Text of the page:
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y separately published work icon Billabong's Daughter single work   children's fiction   children's  
Is part of Billabong Books Mary Grant Bruce , 1910-1942 series - author children's fiction (number 8 in series)
Issue Details: First known date: 1924... 1924 Billabong's Daughter
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AbstractHistoryArchive Description

'Returning from visiting Tommy,  Norah rescues Mrs Reilly, an Irish immigrant mother and her daughter Mary-Kate from their runaway horse and sulky.  At Billabong, her father relives old memories of the wilder side of his youth.  Left alone at home, Tommy is frightened by an intruder.  The man escapes when Jim comes on the scene.  The girls visit the Reillys, finding Mrs Reilly desperately ill so both families help out where they can.  Mary-Kate becomes a willing pupil at Billabong learning everything from cooking and cleaning to dispatching snakes.  There is a dance at night and a mustering of cattle by day where Norah is terrorised by a rogue bull until Wally charges in to save her — and surprises himself.

'The escaped criminal is found, but they don’t have the heart to turn him in.  Wally is recalled to Queensland to deal with his brother’s property.  Routing devious cattle-stealing station hands, he finds himself in trouble and very nearly killed.  Rescue comes out of the blue.  Jim is summoned to his side and Norah will not be left behind.  They hope Wally will live.'  (Publication summary)

Publication Details of Only Known VersionEarliest 2 Known Versions of

    • London,
      c
      England,
      c
      c
      United Kingdom (UK),
      c
      Western Europe, Europe,
      :
      Ward, Lock ,
      1924 .
      image of person or book cover 8487394797025302317.jpg
      This image has been sourced from online.
      Extent: 256p.
      Description: [8] leaves of plates : illus.
    • Melbourne, Victoria,: Ward, Lock , 1974 .
      image of person or book cover 4887838327585331634.jpg
      This image has been sourced from online.
      Extent: 256p.
      ISBN: 070635379X
    • London,
      c
      England,
      c
      c
      United Kingdom (UK),
      c
      Western Europe, Europe,
      :
      Ward, Lock ,
      1924 .
      image of person or book cover 6948115440779746908.jpg
      This image has been sourced from online.
      Extent: 256p.
      Description: illus.
      Reprinted: 1925 , 1926 , 1928 , 1931 , 1936 , 1939 , 1943 , 1946 , 1948 , 1950 , 1953 , 1956 , 1959 , 1964
      Series: Popular Gift Books Ward, Lock (publisher), 1929-1954 series - publisher children's fiction children's Number in series: 247

Works about this Work

“Whichever and Whatever It Was” : Rendering War and Peace in Australian WWI Narratives Clare Rhoden , 2016 single work essay
— Appears in: Long Paddock , vol. 75 no. 3 2016;
'Australian narratives of World War I (WWI) reflect a different but characteristic commemoration of that event. While the best (to modern eyes) novels of WWI present a comprehensive picture of disillusionment, futility and waste, Australian stories proffer the view that the war was worthwhile, and that the sacrifices of the Anzacs were honourable and justified. In placing WWI as a salient marker denoting the origin of the nation, Australian texts diverge from the revered WWI canon’s convincing portrayal of the war as a symbol of civilisation’s demise. Even accepting this divergence, however, there is much in Australian narratives that amplifies the memorialisation of the war in Australian society.' (Introduction)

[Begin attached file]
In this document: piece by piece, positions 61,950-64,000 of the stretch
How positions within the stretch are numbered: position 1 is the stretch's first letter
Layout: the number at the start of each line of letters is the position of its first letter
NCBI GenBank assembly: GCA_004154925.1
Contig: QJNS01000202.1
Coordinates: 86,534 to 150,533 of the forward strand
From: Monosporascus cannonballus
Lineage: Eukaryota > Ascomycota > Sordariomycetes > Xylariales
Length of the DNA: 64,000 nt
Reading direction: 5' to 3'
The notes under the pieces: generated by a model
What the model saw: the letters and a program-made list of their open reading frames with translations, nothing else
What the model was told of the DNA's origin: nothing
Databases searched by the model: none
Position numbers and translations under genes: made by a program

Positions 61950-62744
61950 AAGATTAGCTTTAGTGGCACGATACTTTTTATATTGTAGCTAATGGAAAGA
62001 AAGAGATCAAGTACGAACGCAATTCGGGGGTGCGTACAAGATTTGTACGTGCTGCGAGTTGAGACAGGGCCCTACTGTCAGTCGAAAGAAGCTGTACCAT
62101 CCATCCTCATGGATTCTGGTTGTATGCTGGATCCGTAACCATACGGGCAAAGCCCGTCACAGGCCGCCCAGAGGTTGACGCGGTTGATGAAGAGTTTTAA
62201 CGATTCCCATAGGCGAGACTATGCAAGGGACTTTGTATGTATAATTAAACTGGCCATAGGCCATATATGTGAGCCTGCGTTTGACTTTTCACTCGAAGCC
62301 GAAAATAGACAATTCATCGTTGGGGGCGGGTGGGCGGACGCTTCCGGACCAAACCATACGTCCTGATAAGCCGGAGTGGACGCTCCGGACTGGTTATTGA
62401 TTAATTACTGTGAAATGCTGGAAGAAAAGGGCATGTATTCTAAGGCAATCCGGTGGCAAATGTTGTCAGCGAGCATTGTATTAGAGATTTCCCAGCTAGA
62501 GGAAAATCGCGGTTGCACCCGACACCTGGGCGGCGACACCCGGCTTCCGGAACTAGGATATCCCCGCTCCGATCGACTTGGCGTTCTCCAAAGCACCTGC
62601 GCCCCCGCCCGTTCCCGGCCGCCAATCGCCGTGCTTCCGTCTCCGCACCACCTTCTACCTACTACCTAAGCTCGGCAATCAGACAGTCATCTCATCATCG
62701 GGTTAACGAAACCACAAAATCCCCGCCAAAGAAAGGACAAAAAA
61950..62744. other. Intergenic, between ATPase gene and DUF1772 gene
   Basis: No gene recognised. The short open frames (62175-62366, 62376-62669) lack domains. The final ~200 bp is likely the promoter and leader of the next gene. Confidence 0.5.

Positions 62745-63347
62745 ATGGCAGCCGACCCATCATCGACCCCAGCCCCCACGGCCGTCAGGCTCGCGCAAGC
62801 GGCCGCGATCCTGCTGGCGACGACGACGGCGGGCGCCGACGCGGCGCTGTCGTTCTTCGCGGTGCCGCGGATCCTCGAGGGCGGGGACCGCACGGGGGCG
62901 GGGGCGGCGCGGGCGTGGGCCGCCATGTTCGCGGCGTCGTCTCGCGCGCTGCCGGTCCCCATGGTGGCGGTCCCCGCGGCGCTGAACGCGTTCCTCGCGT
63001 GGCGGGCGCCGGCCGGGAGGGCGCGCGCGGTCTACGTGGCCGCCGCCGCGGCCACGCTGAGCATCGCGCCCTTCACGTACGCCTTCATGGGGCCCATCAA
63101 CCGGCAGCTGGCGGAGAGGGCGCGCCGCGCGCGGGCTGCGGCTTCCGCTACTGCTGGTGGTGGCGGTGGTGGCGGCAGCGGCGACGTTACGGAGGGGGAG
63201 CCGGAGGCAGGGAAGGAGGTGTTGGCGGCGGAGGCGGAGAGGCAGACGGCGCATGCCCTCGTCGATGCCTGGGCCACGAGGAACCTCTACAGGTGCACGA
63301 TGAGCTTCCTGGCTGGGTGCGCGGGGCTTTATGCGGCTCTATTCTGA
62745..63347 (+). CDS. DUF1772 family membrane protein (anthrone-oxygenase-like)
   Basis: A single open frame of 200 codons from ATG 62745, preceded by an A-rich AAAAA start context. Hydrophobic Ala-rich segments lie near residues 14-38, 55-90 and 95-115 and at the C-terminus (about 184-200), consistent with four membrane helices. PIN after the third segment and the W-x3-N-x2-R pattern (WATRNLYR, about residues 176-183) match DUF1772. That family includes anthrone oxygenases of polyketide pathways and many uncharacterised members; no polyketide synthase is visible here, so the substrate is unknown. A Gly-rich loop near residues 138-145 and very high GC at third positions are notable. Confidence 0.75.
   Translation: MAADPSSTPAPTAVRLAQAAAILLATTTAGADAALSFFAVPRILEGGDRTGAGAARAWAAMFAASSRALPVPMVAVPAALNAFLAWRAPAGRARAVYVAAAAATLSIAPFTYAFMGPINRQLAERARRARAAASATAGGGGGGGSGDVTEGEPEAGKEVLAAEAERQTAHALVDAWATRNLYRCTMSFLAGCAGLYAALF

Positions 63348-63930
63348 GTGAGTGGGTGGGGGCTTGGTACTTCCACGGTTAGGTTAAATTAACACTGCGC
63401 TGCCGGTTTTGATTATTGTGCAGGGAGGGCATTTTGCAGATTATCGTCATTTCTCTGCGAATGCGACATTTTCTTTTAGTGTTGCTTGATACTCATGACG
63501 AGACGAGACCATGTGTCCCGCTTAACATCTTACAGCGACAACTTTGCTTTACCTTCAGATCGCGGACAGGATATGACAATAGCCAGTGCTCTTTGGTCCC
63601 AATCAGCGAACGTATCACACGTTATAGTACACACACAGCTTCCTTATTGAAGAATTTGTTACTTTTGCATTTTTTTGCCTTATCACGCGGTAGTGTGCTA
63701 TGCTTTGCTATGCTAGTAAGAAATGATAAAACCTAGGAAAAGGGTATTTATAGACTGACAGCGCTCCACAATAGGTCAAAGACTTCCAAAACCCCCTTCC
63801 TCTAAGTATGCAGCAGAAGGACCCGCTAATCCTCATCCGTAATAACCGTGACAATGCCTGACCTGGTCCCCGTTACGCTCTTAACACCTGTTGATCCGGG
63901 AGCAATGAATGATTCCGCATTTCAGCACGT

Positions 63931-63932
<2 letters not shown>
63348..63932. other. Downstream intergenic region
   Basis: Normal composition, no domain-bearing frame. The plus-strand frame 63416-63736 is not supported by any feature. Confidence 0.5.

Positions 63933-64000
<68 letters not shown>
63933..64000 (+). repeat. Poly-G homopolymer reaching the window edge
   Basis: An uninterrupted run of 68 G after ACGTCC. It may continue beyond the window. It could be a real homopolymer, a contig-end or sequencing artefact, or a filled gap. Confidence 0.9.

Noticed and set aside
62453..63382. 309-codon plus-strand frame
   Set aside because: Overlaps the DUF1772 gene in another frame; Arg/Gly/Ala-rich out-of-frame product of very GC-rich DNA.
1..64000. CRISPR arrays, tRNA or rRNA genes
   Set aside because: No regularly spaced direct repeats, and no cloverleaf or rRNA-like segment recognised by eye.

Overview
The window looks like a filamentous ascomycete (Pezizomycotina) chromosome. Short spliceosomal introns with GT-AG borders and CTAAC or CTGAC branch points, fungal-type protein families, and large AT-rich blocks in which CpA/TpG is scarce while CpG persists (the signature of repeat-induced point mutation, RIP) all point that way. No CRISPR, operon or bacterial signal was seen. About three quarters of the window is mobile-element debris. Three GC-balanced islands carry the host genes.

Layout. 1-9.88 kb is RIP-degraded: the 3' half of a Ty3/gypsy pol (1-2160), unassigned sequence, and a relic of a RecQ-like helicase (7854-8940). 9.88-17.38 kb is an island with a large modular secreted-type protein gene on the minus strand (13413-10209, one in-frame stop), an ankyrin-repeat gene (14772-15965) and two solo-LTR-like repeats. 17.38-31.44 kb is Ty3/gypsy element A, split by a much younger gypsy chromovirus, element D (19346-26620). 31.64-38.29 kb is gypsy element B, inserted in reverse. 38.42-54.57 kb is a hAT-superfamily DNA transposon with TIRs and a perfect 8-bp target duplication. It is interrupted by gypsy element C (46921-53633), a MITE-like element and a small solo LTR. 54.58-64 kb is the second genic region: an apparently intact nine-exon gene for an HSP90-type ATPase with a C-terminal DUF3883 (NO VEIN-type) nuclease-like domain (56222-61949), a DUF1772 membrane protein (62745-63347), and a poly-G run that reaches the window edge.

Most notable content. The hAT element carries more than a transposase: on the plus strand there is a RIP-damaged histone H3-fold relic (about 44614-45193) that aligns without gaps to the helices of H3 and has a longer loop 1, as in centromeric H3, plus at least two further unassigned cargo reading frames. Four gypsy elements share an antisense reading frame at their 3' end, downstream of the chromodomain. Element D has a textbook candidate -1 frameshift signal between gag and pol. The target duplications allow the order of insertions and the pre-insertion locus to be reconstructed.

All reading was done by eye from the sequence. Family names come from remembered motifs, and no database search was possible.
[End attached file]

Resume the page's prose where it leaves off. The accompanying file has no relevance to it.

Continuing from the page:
Radio Influences Children's Reading Eve Pownall , 1946 single work column
— Appears in: The Australasian Book News and Library Journal , September vol. 1 no. 3 1946; (p. 102)
Pownall outlines the collaboration between the New South Wales Department of Education and the Schools Broadcast Division of the ABC to broadcast books to children.
Let's Talk About Books 1924 single work column
— Appears in: The Australian Woman's Mirror , 25 November vol. 1 no. 1 1924; (p. 20, 52)
Reviews several overseas publications, as well as mentioning the lifting of the ban on Mrs Warren's Profession and Shaw's less-than-enthusiastic response.
Radio Influences Children's Reading Eve Pownall , 1946 single work column
— Appears in: The Australasian Book News and Library Journal , September vol. 1 no. 3 1946; (p. 102)
Pownall outlines the collaboration between the New South Wales Department of Education and the Schools Broadcast Division of the ABC to broadcast books to children.
Let's Talk About Books 1924 single work column
— Appears in: The Australian Woman's Mirror , 25 November vol. 1 no. 1 1924; (p. 20, 52)
Reviews several overseas publications, as well as mentioning the lifting of the ban on Mrs Warren's Profession and Shaw's less-than-enthusiastic response.
“Whichever and Whatever It Was” : Rendering War and Peace in Australian WWI Narratives Clare Rhoden , 2016 single work essay
— Appears in: Long Paddock , vol. 75 no. 3 2016;
'Australian narratives of World War I (WWI) reflect a different but characteristic commemoration of that event. While the best (to modern eyes) novels of WWI present a comprehensive picture of disillusionment, futility and waste, Australian stories proffer the view that the war was worthwhile, and that the sacrifices of the Anzacs were honourable and justified. In placing WWI as a salient marker denoting the origin of the nation, Australian texts diverge from the revered WWI canon’s convincing portrayal of the war as a symbol of civilisation’s demise. Even accepting this divergence, however, there is much in Australian narratives that amplifies the memorialisation of the war in Australian society.' (Introduction)
Last amended 12 Mar 2018 13:06:06
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